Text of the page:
SUMMARY OF THE INVENTION

An object of the present invention is to produce a very inexpensive wide angle optical system for a camera.

Although the above and other literature has suggested two element, symmetrical and asymmetrical optical systems for nearly a century, it has become extinct as an ordinary camera objective for the last fifty years. It has not been thought to be enough better than a single miniscus lens to warrant its extra cost. Similarly, the conventional airspaced Cooke triplet has been thought to be so much superior in quality to a doublet that virtually all inexpensive camera lenses are either one or three element systems.

However, I have found that an optical system with two plastic elements separated by a stop, and working with a curved image surface has a significant advantage over the single element system when working to field angles of 65 degrees and beyond. A two element system is similar to a singlet in that it is very much cheaper to manufacture than a triplet, but it provides a acceptable image at wide angles that are impossible for the singlet at the comparable aperture. This has opened up a remarkable new use for such a lens in very inexpensive cameras having a large aspect ratio.

BRIEF DESCRIPTION OF THE DRAWINGS

Several embodiments of the Present invention will now be described, by way of example, with reference to the accompanying drawings, in which:

FIG. 1 shows the outline of the optical system in a first embodiment;

FIG. 2 shows the outline of the optical system in a second embodiment;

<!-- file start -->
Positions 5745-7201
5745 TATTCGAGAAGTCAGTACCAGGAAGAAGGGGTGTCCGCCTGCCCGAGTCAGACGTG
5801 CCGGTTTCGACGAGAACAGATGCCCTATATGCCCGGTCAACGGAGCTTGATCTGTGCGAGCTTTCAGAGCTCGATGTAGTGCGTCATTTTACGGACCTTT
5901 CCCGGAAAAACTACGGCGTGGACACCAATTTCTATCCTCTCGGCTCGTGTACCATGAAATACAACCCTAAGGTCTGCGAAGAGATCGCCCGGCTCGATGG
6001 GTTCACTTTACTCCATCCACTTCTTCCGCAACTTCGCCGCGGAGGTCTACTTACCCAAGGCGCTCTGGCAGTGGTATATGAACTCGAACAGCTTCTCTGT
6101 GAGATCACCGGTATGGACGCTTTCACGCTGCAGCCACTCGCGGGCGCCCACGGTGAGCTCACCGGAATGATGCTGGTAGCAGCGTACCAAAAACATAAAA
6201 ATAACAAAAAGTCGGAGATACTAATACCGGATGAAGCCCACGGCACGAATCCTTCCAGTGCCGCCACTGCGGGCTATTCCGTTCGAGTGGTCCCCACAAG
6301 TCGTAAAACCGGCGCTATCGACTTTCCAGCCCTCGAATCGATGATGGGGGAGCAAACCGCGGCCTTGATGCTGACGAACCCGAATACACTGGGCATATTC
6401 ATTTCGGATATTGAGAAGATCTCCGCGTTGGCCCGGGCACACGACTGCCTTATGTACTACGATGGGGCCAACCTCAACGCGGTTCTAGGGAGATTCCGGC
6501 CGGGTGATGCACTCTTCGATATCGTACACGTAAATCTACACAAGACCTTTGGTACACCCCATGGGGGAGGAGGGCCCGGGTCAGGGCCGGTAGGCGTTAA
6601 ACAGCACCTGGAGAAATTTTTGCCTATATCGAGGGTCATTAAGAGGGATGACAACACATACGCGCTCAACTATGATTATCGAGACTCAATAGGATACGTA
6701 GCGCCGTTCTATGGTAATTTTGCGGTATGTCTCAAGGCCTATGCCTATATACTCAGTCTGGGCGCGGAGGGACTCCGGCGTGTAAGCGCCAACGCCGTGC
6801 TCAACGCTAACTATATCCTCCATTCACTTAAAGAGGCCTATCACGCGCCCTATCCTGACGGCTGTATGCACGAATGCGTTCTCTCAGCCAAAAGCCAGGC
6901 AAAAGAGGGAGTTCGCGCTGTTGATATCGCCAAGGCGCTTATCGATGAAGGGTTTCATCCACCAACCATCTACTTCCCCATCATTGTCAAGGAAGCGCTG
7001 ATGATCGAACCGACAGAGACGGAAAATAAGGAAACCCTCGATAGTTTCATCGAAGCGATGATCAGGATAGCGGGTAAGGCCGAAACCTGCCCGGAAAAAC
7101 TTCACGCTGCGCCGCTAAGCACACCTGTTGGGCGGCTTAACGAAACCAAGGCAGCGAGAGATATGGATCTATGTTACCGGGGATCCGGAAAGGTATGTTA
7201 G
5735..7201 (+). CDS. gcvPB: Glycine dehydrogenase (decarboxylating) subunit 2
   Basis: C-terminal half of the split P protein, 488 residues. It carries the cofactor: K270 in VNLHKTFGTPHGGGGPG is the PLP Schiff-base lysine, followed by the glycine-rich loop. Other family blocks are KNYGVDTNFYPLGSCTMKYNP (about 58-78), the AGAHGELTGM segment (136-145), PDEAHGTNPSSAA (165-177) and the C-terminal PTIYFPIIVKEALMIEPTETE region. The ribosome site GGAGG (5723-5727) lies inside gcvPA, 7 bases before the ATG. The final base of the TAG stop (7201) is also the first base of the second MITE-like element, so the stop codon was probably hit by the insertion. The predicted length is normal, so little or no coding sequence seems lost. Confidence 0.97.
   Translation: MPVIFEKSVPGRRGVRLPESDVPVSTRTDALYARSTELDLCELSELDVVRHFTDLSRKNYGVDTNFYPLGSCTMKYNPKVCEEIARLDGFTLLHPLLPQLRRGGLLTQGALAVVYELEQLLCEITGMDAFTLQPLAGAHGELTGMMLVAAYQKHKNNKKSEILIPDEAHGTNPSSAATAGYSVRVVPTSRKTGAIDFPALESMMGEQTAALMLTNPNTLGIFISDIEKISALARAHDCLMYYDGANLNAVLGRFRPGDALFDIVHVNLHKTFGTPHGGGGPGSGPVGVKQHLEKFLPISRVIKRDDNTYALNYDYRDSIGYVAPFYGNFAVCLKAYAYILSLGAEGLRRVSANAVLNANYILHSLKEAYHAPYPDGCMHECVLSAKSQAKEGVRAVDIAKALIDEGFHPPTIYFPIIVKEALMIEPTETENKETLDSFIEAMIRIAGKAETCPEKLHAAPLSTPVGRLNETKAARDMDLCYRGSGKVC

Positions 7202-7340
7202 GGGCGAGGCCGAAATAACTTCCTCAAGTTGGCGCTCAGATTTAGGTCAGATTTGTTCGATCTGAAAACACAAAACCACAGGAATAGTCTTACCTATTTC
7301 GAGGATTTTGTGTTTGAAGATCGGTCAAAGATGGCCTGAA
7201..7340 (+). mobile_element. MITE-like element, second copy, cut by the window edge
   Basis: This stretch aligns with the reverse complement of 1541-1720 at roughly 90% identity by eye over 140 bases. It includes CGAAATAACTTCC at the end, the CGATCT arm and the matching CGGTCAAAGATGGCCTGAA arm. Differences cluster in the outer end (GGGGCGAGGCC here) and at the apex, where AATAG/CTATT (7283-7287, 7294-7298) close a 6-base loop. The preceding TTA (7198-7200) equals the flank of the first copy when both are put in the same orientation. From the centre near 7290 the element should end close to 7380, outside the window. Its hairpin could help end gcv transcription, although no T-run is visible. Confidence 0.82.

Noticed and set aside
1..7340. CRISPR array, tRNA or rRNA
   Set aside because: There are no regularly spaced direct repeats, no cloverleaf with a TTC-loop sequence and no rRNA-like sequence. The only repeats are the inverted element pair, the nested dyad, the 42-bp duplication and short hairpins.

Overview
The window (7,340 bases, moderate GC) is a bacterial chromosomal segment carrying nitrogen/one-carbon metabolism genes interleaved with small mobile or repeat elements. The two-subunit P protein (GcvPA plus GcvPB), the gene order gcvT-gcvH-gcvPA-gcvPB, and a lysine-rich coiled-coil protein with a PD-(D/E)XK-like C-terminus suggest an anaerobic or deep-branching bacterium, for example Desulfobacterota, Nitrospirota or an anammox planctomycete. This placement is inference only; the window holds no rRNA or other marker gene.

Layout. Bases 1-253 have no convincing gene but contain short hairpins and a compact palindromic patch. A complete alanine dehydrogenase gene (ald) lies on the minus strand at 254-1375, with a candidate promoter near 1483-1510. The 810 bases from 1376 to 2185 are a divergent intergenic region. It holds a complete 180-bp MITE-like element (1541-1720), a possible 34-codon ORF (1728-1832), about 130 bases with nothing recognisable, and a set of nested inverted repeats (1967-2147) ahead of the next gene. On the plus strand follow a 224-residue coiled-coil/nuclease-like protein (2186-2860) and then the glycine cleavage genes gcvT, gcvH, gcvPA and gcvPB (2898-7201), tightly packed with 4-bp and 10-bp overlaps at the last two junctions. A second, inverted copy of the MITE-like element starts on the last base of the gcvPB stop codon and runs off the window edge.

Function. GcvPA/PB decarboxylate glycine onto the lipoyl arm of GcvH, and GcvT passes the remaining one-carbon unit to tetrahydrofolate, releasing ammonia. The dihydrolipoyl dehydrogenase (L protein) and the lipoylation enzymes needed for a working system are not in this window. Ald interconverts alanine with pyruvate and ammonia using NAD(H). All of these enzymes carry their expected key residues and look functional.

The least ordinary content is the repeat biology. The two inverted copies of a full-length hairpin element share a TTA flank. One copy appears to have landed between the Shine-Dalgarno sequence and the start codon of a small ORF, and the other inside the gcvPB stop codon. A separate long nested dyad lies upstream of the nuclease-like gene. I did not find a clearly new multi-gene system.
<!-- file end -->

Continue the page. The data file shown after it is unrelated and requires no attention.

FIG. 3 shows the outline of the optical system in a third embodiment; and

FIG. 4 shows the outline of the optical system in a fourth embodiment.

Similar features in each of the embodiments are given the same numeral but with a different suffix.

DETAILED DESCRIPTION OF THE PREFERRED EMBODIMENT

The following embodiments of the present invention consist of an optical system imaging an object on a cylindrical image surface 16. The optical system comprises an aperture stoP 15 and two different lenses 12 and 14, disposed at the front and at the rear, respectively. The front lens 12 functions as a landscape lens and the rear lens 14 functions as a meniscus corrector. The front lens 12 has a shorter focal length than the rear lens 14. In some of the embodiments the lenses 12 and 14 are disposed asymmetrically relative to the stop 15. In the first embodiment, the focal length of optical system 10 is 24 mm., the F number is 11 and the full field of view is 77.5 degrees. Since the amount of astigmatism is reduced when optical elements become thicker, the optical system 10 has an excellent performance due to relative thickness of lenses 12a and 14a. Both of lenses 12a and 14a are made from the same type of plastic; therefore, lateral color in lens system 10 is not corrected.

The second embodiment is very similar to the first. Optical system 20 is constructed from two relatively thick meniscus lenses 12b and 14b. However, lateral color is corrected because the lens systems is designed with two different materials for its elements.

In the third embodiment, the focal length of optical system 30 is 25 mm., the F number is 11 and the full field of view is 75.8 degrees. Optical system 30 has better illumination in the corner than optical system 10. It is also cheaper to manufacture due to thinner elements. Lenses in oPtical system 30 are made from two different plastics.